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I have an array and I have to count number of ways to divide it into into 3 contiguous parts such that their sum is equal. How to modify partition problem to do so?
For example-
let A be an array containing {1, 2, 3, 0, 3}
answer - 2
as it can be divided into {{1,2},{3},{0,3}} and {{1,2},{3,0},{3}} having equal sums.

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    This question appears to be off-topic because it demonstrates no effort, contains no code, and doesn't even ask a question. – Raymond Chen Jan 13 '15 at 18:54
  • @RaymondChen well, i did modify partition problem, but being not strong at Dynamic programming, the code appeared useless to post. – john keets Jan 13 '15 at 18:58
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If I understand you correctly, you are constraining the problem such that you cannot rearrange the order of the values in the array. Assuming the problem set is reasonable, you can easily loop through and test each possible variation. This would be recursive, but no dynamic programming necessary. I don't have an IDE in front of me, but I believe code would look something like this (adapt to language of choice):

public int countWays(Array array) {
    int count = 0;
    int sum = 0;
    for (int index = 0; index < array.length(); ++index) {
        // how much would each partition sum to if we partitioned here?
        sum += array.get(index);

        // how many ways could the rest of the array be split to match that sum?
        count += recursiveCount(sum, array.subArray(index + 1, array.length());
    }

    return count;
}

public int recursiveCount(int partitionSum, Array remaining) {
    // base case
    if (remaining.length() == 0) {
        return 1;
    }

    int count = 0;
    int sum = 0;
    for (int index = 0; index < remaining.length(); ++index) {
        // how much would this partion sum to if we partitioned here?
        sum += remaining.get(index);

        // did we hit the mark?
        if (sum == partitionSum) {
            // make a partion here and see if we can finish the rest of the array
            count += recursiveCount(paritionSum, remaining.subArray(index + 1, remaining.length());
        }
    }
    return count;
}

*note: this assumes a subArray function that creates a NEW array from the first index inclusively to the second index exclusively. I believe this is the most common behavior in most libraries.

The more you know about your input the more short cuts you could add to make this more efficient. For example; if you know that the array will only contain positive numbers then you can stop testing partitions when your sum is greater than the target value, because no matter what positive number you add it will never get the sum back down to the target value.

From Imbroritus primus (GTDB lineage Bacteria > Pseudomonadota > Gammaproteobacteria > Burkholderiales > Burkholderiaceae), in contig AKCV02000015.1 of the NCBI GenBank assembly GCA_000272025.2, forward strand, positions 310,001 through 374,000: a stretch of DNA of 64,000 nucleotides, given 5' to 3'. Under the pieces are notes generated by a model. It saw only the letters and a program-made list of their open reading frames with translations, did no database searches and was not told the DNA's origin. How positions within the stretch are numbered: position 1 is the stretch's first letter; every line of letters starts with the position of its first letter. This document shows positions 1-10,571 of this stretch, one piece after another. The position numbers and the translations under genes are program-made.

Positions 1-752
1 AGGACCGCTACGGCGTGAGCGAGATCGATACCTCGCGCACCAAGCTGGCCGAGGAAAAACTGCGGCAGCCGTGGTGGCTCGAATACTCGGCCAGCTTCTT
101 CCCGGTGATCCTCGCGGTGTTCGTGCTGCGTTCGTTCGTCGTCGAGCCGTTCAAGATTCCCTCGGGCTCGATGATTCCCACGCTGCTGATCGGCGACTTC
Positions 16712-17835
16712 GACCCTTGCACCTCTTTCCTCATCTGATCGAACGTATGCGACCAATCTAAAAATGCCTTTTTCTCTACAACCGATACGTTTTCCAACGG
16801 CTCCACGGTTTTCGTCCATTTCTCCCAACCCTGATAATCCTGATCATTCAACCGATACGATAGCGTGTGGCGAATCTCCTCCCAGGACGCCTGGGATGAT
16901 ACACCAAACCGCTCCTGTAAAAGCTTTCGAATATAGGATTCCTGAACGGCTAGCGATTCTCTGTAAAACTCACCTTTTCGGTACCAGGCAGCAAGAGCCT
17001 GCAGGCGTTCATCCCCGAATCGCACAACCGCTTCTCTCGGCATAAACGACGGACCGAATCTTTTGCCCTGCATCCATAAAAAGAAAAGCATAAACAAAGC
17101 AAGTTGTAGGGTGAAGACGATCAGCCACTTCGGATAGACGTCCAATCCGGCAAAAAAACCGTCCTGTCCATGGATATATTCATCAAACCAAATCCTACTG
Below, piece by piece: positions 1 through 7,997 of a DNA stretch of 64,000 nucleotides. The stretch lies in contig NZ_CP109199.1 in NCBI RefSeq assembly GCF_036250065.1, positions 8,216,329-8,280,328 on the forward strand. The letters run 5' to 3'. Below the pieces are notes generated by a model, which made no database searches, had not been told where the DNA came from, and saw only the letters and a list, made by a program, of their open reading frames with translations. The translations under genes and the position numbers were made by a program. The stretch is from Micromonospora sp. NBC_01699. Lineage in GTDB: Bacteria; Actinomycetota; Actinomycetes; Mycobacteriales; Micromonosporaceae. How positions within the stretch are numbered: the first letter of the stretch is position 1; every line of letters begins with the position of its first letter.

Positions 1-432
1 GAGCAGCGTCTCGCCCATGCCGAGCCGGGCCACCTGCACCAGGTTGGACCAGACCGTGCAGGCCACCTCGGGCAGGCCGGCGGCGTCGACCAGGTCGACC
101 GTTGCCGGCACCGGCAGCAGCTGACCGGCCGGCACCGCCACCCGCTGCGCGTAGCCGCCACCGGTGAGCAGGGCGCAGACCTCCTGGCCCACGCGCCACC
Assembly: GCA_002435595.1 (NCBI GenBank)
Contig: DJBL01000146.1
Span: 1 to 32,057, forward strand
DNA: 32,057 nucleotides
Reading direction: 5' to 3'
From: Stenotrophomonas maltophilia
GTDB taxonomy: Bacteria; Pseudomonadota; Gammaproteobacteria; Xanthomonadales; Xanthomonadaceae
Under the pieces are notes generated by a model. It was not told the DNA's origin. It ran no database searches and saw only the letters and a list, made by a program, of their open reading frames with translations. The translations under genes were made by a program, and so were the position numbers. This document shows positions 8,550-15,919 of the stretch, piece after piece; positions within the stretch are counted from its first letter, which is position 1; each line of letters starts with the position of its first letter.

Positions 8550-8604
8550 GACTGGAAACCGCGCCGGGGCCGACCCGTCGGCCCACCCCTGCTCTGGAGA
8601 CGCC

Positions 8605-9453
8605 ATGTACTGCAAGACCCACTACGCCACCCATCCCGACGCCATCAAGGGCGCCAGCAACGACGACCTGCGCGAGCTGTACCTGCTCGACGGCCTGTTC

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In the question asked we need to find three contiguous parts in an array whose sum is the same. I will mention the steps along with the code snippet that will solve the problem for you.

  1. Get the sum of the array by doing a linear scan O(n) and compute sum/3.
  2. Start scanning the given array from the end. At each index we need to store the number of ways we can get a sum equal to (sum/3) i.e. if end[i] is 3, then there are 3 subsets in the array starting from index i till n(array range) where sum is sum/3.
  3. Third and final step is to start scanning from the start and find the index where sum is sum/3. On finding the index add to the solution variable(initiated to zero), end[i+2].

The thing here we are doing is, start traversing the array from start till len(array)-3. On finding the sum, sum/3, on let say index i, we have the first half that we require.

Now, dont care about the second half and add to the solution variable(initiated to zero) a value equal to end[i+2]. end[i+2] tells us the total number of ways starting from i+2 till the end, to get a sum equal to sum/3 for the third part.

Here, what we have done is taken care of the first and the third part, doing which we have also taken care of the second part which will be by default equal to sum/3. Our solution variable will be the final answer to the problem.

Given below are the code snippets for better understanding of the above mentioned algorithm::-

Here we are doing the backward scanning to store the number of ways to get sum/3 from the end for each index.

long long int *end = (long long int *)calloc(numbers, sizeof(long long int); 
long long int temp = array[numbers-1];
if(temp==sum/3){
    end[numbers-1] = 1; 
}
for(i=numbers-2;i>=0;i--){
    end[i] = end[i+1];
    temp += array[i];
    if(temp==sum/3){
        end[i]++;
    }
}

Once we have the end array we do the forward loop and get our final solution

long long int solution = 0;
temp = 0;
for(i=0;i<numbers-2;i++){
    temp+= array[i];
    if(temp==sum/3){
        solution+=end[i+2];
    }
}